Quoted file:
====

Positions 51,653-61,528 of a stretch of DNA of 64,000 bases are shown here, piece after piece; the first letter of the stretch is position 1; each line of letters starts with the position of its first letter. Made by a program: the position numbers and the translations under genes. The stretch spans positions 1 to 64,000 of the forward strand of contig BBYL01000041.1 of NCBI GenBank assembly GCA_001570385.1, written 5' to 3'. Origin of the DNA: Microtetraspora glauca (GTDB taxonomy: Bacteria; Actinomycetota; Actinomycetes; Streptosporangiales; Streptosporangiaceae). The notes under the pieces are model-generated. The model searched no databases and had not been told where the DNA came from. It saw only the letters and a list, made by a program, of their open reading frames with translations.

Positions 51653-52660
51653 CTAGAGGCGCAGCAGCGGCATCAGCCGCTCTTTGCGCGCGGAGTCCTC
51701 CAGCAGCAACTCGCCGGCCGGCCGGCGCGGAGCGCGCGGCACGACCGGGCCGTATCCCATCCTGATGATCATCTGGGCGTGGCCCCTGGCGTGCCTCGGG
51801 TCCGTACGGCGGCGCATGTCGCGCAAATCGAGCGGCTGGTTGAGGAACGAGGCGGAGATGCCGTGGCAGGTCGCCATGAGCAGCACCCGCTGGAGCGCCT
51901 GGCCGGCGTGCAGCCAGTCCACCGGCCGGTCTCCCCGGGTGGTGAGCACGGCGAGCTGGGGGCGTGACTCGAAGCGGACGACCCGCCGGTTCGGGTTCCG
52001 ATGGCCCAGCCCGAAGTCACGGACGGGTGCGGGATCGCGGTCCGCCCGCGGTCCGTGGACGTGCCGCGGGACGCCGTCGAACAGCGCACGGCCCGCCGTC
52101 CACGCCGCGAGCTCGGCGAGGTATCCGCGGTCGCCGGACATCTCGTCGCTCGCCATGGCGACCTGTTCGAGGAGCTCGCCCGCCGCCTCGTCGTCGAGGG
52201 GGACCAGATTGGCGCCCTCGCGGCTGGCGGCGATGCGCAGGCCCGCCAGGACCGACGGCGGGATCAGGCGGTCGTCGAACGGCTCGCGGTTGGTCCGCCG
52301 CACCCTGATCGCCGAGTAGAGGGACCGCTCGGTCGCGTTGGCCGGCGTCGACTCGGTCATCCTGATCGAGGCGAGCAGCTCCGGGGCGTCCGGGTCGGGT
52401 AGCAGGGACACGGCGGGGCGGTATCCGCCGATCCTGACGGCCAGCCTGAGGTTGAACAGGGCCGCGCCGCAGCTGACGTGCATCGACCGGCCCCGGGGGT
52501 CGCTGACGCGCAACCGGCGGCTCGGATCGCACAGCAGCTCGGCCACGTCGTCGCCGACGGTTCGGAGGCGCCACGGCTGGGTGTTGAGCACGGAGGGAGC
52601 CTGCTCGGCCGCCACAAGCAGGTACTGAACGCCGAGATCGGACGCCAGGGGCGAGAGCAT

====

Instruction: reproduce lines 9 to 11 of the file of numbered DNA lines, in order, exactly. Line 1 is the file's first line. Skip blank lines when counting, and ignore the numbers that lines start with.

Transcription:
52201 GGACCAGATTGGCGCCCTCGCGGCTGGCGGCGATGCGCAGGCCCGCCAGGACCGACGGCGGGATCAGGCGGTCGTCGAACGGCTCGCGGTTGGTCCGCCG
52301 CACCCTGATCGCCGAGTAGAGGGACCGCTCGGTCGCGTTGGCCGGCGTCGACTCGGTCATCCTGATCGAGGCGAGCAGCTCCGGGGCGTCCGGGTCGGGT
52401 AGCAGGGACACGGCGGGGCGGTATCCGCCGATCCTGACGGCCAGCCTGAGGTTGAACAGGGCCGCGCCGCAGCTGACGTGCATCGACCGGCCCCGGGGGT